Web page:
That I may be blest wi’ health, And scran. – Robert Wilson, Poems Chiefly in the Scottish Dialect (1824)

Irn Bru

Irn bru is Scotland’s second national drink. Made in Scotland fae girders was the claim many years ago. Irn Bru is also considered one of the best hangover cures and gallons of the stuff is consumed all over Scotland every weekend.

Irn-Bru was first produced in 1901, in Falkirk, under the name Iron Brew. In 1946, a change in laws required that the word brew be removed from the name, as the drink is not brewed. The company came up with the idea of changing the spelling of both halves of the name, thus giving us the iconic Irn-Bru brand.

Scotland is the only country in the world where Coca-Cola and Pepsi are not the dominant choice in soft drinks.


Scottish Word of the Day!

Sair – Sore

Sair Heid – Sore Head, Headache

Gie’s Me A Sair Heid – It gives me a sore head

  Ye’ve got a real sair wan there. –  That really is a painful injury.

It’s a sair fecht” – “It’s a sore fight.” – “It’s a hard life.”

Mince and Tatties

Mince and Tatties is an extremely popular Scottish dish, consisting of minced beef and potatoes, usually but not always mashed.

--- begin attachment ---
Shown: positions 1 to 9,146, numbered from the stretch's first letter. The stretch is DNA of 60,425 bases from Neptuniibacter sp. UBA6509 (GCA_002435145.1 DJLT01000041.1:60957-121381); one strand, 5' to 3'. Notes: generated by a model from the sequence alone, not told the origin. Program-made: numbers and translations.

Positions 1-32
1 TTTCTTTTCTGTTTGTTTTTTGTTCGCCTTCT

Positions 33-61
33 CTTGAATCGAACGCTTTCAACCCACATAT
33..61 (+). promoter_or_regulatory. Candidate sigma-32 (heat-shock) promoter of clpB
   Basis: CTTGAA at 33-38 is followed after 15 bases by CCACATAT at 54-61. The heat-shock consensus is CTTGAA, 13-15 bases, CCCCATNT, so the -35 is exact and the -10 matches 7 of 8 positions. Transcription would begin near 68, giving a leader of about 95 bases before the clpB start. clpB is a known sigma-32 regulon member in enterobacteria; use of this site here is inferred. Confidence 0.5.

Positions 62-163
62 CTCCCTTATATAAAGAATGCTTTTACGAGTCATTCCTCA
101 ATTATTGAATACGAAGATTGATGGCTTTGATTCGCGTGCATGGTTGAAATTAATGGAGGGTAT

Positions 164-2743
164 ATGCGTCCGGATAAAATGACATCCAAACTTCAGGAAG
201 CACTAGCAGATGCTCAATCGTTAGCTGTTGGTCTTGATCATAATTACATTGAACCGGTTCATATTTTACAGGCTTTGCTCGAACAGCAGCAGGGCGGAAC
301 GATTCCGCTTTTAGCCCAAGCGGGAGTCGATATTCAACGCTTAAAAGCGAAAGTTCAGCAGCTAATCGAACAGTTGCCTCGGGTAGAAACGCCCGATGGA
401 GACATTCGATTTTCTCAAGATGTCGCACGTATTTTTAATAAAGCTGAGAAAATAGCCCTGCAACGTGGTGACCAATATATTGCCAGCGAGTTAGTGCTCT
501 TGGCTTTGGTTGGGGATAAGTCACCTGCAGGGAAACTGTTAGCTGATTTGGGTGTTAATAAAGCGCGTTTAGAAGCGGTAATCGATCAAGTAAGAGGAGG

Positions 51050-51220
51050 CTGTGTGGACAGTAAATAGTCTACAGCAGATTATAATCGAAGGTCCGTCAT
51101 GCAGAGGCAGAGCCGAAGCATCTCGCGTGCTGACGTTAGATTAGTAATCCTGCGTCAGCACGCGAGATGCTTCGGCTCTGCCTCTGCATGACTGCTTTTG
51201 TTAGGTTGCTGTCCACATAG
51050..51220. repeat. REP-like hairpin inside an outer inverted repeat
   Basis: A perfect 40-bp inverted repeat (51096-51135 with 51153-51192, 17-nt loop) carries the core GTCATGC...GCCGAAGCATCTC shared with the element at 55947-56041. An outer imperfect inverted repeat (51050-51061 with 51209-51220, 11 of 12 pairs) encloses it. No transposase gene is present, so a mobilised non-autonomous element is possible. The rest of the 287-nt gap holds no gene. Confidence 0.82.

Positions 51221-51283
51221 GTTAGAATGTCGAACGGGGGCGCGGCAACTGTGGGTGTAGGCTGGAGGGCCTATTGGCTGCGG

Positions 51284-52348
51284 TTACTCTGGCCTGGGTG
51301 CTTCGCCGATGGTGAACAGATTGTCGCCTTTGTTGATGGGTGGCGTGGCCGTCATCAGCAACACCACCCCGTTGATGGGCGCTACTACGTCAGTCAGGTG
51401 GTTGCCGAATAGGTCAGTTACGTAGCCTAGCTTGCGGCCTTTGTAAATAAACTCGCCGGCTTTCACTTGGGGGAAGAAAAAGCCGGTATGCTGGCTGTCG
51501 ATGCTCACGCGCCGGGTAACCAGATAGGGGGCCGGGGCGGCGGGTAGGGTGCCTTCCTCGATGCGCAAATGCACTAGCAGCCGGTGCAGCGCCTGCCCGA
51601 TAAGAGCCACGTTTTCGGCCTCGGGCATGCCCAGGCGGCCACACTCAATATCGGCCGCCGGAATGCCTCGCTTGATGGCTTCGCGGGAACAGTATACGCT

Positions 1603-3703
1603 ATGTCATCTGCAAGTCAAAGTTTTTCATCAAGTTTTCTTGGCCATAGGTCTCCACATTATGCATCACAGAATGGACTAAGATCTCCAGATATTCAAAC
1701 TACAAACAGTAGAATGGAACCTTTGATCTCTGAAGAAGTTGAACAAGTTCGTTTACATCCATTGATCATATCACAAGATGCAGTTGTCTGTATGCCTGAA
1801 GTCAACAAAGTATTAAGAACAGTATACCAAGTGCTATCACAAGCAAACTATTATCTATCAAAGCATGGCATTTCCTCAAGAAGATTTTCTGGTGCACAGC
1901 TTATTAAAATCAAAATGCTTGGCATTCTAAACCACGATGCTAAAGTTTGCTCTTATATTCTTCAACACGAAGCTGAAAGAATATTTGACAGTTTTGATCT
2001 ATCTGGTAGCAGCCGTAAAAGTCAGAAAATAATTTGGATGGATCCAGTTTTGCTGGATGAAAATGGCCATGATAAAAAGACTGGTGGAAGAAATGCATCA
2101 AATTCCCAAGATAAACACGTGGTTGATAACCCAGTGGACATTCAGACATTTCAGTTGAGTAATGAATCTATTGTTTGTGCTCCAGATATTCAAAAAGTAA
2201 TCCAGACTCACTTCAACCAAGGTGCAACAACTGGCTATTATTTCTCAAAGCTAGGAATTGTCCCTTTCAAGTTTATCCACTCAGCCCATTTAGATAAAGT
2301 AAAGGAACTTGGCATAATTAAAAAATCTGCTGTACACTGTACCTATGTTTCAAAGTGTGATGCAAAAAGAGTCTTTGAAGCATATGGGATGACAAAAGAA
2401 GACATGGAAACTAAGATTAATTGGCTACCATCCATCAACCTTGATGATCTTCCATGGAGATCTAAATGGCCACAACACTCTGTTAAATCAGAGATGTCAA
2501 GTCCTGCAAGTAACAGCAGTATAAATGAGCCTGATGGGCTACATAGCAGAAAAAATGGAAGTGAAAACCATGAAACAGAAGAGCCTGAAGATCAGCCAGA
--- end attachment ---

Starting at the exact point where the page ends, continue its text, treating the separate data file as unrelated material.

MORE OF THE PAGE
It is a staple food in Scotland and is usually served on a very regular basis.

People world wide are often homesick for the memory of their Ma’s or their Grannies Mince and Tatties.

This recipe, like a lot of Scottish food varies throughout Scotland as each region and town all have thier own variation.

Mince and Tatties even has a poem written about it.

mince and tatties

Serve 4

  • 500 G of good beef  mince
  • 1  onion, finely chopped
  • 2 or 3  carrots  diced
  • Dash or two to taste of  Worcester sauce
  • Beef stock or Bisto
  • Salt and Pepper to taste
  • Mashed potatoes to serve

In a large saucepan, brown the mince but do not overcrowd as the the mince will stew instead of brown, best cooked in batches.

Only drain excess fat if you must – or else you will lose flavour and tenderness if you do.

Remove mince when fully browned.

In the same pan, fry off the onion for 3/4 minutes, before returning the mince to the pan.

Add the worcester sauce, and beef stock to cover.

If using Bisto, mix with cold the take pan off heat and stir in thoroughly.